I am very excited to introduce Anna Caplan, the Editor in Chief of the new children’s Magazine, Honeycake. Anna’s dream to create a magazine for Jewish children led her on a journey that culminated in the first issue of Honeycake. The magazine offers a variety of literary treats for young readers and is sure to be a favorite Hanukkah gift in many homes. More good news for writers and illustrators – Honeycake is open to submissions. Please check out the Honeycake website and order your copy!
Honeycake is a literary magazine for ages 2-6. Can you tell me a bit about how you came to the idea to create the magazine and what the process looked like?
Honeycake was an idea I dreamed up for my own children. The idea popped into my head in early 2018, as I was renewing my preschooler’s subscription to Ladybug (our favorite children’s literary magazine). It occurred to me that I had never seen a similar type of publication for Jewish kids. I started to think about some of the gaps I saw in contemporary Jewish children’s literature, and how a magazine could fill those gaps for our family.
I spent the next year-and-a-half talking to experts and trying to figure out what a Jewish children’s magazine could look like. Early on, I brought in a creative director, Marilyn Rose, who has been instrumental in developing the magazine. As the vision for Honeycake began to take shape, more and more people started asking to see what it would look like. I decided to launch a Kickstarter campaign, which would allow us to promote the magazine to our future subscribers while raising the money we would need to create the first issue. I was blown away by the support we received on Kickstarter! We raised nearly double funding goal, which enabled us to create a first issue I’m really proud of.
What were some of the creative challenges you faced in the first issue?
When you’re putting together the first iteration of something, so many of your creative decisions are existential ones. We had to constantly ask ourselves who we are, who are readers are, and how to make sure every page of the magazine reflects our values. The next one should be easier, since we won’t be starting from scratch. I’m already thinking about how we can take what we’ve created and improve upon it in our next issue!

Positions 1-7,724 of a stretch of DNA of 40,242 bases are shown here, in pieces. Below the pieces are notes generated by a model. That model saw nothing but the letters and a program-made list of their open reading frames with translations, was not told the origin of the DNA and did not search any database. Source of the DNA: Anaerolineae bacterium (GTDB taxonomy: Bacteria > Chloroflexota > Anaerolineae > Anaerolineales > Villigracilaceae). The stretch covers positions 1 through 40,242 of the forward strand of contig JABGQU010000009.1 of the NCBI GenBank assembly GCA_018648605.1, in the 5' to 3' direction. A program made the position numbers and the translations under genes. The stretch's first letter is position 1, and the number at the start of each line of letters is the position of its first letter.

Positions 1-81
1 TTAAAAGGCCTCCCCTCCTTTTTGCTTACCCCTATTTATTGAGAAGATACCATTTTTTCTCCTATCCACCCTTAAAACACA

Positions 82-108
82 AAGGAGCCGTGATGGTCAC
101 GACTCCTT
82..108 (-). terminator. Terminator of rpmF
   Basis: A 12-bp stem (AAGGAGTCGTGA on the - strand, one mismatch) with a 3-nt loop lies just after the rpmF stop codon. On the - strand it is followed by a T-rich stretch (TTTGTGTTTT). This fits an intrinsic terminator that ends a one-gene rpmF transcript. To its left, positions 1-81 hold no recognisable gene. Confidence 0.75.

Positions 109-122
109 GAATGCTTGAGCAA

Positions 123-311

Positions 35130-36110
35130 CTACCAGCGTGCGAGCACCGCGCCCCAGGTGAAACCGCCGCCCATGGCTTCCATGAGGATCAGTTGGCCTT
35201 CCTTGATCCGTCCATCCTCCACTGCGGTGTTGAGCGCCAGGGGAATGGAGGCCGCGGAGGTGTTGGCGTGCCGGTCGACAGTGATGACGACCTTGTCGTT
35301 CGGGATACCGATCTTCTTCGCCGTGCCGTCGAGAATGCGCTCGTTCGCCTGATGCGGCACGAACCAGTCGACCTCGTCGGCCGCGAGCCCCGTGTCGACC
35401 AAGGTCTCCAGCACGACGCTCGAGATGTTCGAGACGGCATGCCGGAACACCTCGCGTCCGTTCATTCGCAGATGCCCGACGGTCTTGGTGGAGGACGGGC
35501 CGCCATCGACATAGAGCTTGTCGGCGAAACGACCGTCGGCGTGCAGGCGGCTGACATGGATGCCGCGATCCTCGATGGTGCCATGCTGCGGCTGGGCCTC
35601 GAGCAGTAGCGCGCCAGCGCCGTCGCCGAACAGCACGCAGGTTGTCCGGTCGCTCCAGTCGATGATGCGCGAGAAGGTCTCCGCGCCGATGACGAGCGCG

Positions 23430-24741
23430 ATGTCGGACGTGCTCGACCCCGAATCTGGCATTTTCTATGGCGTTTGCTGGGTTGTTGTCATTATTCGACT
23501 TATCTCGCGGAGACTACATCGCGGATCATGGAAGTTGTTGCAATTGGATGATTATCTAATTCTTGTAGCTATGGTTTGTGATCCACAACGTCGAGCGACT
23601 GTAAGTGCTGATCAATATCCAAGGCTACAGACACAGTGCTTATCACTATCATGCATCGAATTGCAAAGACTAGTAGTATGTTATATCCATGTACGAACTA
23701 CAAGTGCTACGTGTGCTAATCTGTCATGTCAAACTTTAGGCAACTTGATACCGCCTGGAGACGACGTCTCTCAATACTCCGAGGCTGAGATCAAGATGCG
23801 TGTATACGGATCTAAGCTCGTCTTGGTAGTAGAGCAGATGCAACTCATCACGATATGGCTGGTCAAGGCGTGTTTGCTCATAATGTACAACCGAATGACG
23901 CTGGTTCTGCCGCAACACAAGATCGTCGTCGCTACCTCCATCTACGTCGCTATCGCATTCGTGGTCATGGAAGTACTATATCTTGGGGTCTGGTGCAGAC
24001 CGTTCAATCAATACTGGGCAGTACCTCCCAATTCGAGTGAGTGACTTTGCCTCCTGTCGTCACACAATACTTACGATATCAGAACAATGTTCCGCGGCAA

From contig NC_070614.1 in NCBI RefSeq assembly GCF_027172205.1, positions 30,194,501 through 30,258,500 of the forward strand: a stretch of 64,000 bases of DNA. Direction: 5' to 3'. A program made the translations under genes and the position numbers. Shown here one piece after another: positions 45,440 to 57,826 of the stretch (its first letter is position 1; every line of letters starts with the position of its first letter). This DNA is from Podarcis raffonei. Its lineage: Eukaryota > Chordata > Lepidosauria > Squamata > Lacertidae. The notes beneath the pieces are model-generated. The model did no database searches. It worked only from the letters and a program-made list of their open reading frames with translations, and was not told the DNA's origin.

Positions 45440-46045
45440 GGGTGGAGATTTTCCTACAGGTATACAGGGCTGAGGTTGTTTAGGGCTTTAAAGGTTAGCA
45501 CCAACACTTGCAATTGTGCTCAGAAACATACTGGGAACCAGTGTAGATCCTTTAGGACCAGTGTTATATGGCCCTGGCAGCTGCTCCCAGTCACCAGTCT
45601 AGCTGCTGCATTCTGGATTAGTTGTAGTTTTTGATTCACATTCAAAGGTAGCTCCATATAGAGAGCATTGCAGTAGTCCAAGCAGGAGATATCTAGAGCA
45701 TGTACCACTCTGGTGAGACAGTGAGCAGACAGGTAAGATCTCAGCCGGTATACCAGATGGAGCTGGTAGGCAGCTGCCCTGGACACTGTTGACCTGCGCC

In a recent interview with The Book of Life podcast, you mentioned your goal to reflect diversity within the Jewish community in Honeycake. What kind of outreach did you do to gather diverse content for the magazine?
It’s important to me to try to represent the racial, cultural, and religious diversity of the Jewish community. Because Honeycake is for pre-readers and early readers, this can play out in the illustrations as well as in the text. Creating a diverse and inclusive publication was a huge focus for us when selecting writers and artists for the first issue. When we put out our call for submissions, we articulated our interest in works by and about underrepresented groups in the Jewish community, including Jews of color, LGBTQ+ Jews, Jewish immigrants, Jewish people with disabilities, and other marginalized groups. We intend to continue prioritizing diversity and inclusion when we create future issues of Honeycake.
How can we order Honeycake? Can individual issues be purchased as they come out?
The first issue of Honeycake is now available on our website! It’s the perfect Hanukkah gift for pre-readers and early readers.
Subscriptions aren’t available yet, but they will be soon. Plans are in the works to publish Honeycake four times a year, with a discount for subscribers. To stay updated, readers can join our email newsletter.
What is the best way for a writer or illustrator to submit their work to Honeycake?
Writers and illustrators are encouraged to submit their work. Information can be found at www.honeycakemagazine.com/submissions.
Mazel tov, Anna! Wishing you and Honeycake much success!